The euphoria that engulfed Delta State a few days ago as jubilant supporters of James Ibori, former governor of Delta State, took to the streets in celebration, shortly after the news of his release from a UK prison broke, confirms the stance of Professor Wole Soyinka on the “death of common sense” in Nigeria.
This piece was written by Ahmed Oluwasanjo. The views and opinions expressed here are those of the author and do not necessarily reflect the official policy or position of djsyrax.wordpress.com.
Sometimes in August 2015, a religious crusade was organized to intercede for the release of Ibori, I recall. The invitation card to the crusade ridiculously read: “Crusade! Crusade!! Crusade!!! Rise Up Deltans For A Grant Bail And Release Prayer For Our Amiabke Brother, Redeemer And Daddy. Enough Is Enough.”
Praying for a thieving “redeemer” then sounded more like one of the social media jokes. However, the celebration that followed Ibori’s release from prison seemed a proof that the prayers of many Deltans where answered.
But, why rejoice over the release of a hopeless pen robber whose heist and abuse of high office took away part of the future of a generation?, many wondered. Why won’t they celebrate their own?, I responded on a number of occasions. Those asking would need to look back to when it began to rain.
Please don’t get me wrong. Condemning those celebrating Ibori’s release is fine. But, the sad thing is that Ibori is not the first criminal turned celebrity, and he will certainly not be the last in Nigeria.
Moreover, if some yam-head Yorubas could jettison their much cherished omoluabi creed, shamelessly adorn themselves in aso ebi to attend a special thanksgiving service in honour of Bode George, a People’s Democratic Party chieftain who was sentenced to time in Kirikiri for fraud, shortly after his release in 2011, why should some slavish Deltans not celebrate their own Ibori, an international ex-convict?
Not too long ago, we saw how some northern talakawas sheepishly thronged the airport to welcome erstwhile governor of Jigawa State, Sule Lamido and his two sons shortly after they were granted bail from Kano prison for alleged contract kickback rackets.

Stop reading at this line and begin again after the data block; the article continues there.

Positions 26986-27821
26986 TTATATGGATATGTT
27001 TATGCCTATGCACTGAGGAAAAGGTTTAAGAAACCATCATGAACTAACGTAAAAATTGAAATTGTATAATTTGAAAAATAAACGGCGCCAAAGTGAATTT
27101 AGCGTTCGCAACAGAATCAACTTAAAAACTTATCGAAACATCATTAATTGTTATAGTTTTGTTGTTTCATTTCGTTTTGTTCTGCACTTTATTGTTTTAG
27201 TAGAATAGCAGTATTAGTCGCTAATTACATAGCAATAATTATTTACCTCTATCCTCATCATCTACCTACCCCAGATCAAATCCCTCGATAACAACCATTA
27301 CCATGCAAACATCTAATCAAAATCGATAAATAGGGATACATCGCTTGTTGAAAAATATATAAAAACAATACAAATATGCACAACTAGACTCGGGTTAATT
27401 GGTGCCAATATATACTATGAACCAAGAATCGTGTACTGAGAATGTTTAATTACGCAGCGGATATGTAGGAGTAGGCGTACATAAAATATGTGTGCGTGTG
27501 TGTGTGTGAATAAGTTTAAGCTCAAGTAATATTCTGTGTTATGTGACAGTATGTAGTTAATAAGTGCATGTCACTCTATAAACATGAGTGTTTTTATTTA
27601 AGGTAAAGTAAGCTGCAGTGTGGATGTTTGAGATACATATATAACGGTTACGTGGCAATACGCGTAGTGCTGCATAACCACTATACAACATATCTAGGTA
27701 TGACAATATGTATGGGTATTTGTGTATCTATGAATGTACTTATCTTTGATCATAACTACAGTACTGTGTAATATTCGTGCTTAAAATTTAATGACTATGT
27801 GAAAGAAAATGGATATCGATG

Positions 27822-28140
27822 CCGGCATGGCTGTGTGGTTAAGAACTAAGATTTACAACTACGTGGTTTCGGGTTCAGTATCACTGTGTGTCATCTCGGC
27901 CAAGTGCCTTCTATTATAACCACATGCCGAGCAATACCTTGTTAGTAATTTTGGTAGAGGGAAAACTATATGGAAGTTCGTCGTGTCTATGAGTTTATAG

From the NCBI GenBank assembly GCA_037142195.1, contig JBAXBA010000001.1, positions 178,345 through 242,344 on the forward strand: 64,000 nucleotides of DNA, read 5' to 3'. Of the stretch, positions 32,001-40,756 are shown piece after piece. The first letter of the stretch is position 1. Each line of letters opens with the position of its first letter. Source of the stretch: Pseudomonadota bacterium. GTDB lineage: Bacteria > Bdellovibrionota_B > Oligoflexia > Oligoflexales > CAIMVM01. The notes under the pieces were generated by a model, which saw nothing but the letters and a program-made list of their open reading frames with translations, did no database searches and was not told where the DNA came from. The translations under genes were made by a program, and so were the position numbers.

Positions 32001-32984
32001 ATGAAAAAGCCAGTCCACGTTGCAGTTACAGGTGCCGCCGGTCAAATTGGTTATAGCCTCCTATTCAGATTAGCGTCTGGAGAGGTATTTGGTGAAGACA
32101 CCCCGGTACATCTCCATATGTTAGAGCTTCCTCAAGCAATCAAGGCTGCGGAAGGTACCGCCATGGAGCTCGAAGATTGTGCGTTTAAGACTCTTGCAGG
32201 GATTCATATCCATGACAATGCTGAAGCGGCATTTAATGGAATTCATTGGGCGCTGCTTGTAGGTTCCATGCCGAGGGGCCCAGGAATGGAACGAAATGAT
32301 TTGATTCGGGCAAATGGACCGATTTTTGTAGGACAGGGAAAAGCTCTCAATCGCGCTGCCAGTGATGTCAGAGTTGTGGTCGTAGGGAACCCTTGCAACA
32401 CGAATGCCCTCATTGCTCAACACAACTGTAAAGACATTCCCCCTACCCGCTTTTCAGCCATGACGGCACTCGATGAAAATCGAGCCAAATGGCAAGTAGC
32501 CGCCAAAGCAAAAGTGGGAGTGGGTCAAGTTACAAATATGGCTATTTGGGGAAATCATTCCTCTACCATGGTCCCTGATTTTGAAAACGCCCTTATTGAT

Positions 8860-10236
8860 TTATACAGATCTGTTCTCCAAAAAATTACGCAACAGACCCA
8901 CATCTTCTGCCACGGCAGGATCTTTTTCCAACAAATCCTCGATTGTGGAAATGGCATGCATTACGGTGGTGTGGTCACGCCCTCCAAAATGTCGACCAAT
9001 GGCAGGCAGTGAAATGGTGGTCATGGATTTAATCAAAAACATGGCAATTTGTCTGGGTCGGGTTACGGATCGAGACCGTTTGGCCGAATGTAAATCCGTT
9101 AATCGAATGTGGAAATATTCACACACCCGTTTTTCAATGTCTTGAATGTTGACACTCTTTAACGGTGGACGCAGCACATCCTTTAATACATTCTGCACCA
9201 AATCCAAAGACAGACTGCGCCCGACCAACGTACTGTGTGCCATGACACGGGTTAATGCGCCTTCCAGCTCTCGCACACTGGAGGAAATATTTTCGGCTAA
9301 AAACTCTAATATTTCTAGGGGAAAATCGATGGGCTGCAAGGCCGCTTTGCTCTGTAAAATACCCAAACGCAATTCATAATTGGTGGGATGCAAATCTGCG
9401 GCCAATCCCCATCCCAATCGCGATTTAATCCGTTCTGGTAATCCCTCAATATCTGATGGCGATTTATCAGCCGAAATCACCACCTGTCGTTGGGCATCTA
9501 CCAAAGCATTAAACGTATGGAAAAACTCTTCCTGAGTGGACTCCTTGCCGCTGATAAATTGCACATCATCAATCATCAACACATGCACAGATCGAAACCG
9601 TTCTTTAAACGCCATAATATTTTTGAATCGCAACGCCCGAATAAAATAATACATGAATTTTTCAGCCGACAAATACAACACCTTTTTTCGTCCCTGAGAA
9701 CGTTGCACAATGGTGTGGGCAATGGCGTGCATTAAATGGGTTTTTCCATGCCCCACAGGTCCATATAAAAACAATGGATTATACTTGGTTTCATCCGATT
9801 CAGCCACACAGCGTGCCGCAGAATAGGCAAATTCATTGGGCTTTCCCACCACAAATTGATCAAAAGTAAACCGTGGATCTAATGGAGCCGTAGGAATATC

Although the National Bureau of Statistics ranked Jigawa State among one of the poorest states in Nigeria in 2013, seven years after Lamido assumed office has governor, yet, “Lamido is the best thing that has happened to Jigawa State”, his cheering supporters had claimed then. If such encomium was good for Lamido, why is not OK for Ibori?
What about former governor of Bayelsa State, Diepreye Alamieyeseigha, who was jailed for money laundry? Have we forgotten how his puppet, former president Goodluck Jonathan granted him presidential pardon in 2013?
That’s not all.
In spite of the fact that Wikipedia put Alamieyeseigha’s loot in cash and asset at some $3.2 billion, still an insolvent Bayelsa State that could not pay the salaries of its workers gave him a state burial on his demise.
Again, if Bayelsans could celebrate a corrupt Alamko, a man who bled the State raw, in death, why should Deltans not celebrate a living, even if thieving, “redeemer” in Ibori?
Let’s face it, that some riffraff protested that the Code of Conduct Bureau should stop the trial of Senate President Bukola Saraki on false asset declaration; that some morally bankrupt persons protested against the possible probe of the former minister of Petroleum, Deziani Allison Madueke; that a bunch of shameless women protested against the freezing of former first lady, Patience Jonathan’s $15 million; and the fact that some debased never-do-wells brazenly crafted the #BringBackCorruption and gave it flight on social media, evinces that fools are gradually outnumbering sane people in our society. It also reveals how well corruption has permeated our society.
That this barbaric culture of celebrating criminals cuts across our religious, regional and ethnic spheres tellingly shows how close we are to the edge of the cliff. By implication, it is an encouragement for other pen robbers to continue with their malfeasance, since the society always honours them, even after they have been convicted.
In saner climes, people dissociate themselves from people with criminal records. But in ours today, people take pride in being known as friends and supporters of corrupt politicians whose malfeasance have brought untold misery and agony to many Nigerians.
Why are we like this?
Ironically, those celebrating corrupt politicians are those who would bestially hack down petty pickpockets at the slightest opportunity. If I may ask, how are the Iboris of this world different from Lawrence Anini, the notorious armed robbery gang leader who terrorised the old Bendel State? I could imagine Anini weeping uncontrollably in his grave, wishing he had carried out his heists with the pen like his counterparts in politics.
But I digress.
We have seen how debased the supporters of Ibori are. Nonetheless, Nigeria being what it is, we shouldn’t be taken aback if some irresponsible folks call for a state pardon of Ibori or if some charlatans in cassock liken him to the biblical Joseph or Nelson Mandela of South Africa, who both left the prison to become prime minister and president of their respective countries, forgetting that Joseph and Nelson Mandela were never imprisoned for being a thief like Ibori was.
Celebrating Ibori and other criminals like him tells more about our sick society and not them.